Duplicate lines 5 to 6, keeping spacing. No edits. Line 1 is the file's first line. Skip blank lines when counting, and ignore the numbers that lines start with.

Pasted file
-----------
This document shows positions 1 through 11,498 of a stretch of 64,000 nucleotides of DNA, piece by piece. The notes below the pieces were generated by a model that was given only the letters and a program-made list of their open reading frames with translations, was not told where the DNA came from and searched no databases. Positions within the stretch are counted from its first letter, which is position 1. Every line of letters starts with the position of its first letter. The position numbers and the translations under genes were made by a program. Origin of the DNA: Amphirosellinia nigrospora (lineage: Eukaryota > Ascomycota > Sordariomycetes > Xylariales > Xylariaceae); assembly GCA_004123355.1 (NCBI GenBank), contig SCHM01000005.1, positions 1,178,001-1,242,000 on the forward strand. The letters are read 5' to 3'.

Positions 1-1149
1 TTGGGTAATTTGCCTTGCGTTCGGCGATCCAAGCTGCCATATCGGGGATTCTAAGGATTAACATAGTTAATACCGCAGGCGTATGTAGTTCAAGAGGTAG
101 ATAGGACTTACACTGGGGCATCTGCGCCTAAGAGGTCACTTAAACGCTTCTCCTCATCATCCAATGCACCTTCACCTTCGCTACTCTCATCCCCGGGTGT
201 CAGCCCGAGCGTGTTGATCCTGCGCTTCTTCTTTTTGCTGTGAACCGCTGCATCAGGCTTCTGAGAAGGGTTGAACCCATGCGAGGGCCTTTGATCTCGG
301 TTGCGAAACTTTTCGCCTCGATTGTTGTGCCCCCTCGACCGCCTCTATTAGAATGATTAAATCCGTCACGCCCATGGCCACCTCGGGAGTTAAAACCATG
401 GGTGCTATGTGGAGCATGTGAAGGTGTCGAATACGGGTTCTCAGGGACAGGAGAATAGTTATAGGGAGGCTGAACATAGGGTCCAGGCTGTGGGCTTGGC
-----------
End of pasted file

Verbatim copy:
201 CAGCCCGAGCGTGTTGATCCTGCGCTTCTTCTTTTTGCTGTGAACCGCTGCATCAGGCTTCTGAGAAGGGTTGAACCCATGCGAGGGCCTTTGATCTCGG
301 TTGCGAAACTTTTCGCCTCGATTGTTGTGCCCCCTCGACCGCCTCTATTAGAATGATTAAATCCGTCACGCCCATGGCCACCTCGGGAGTTAAAACCATG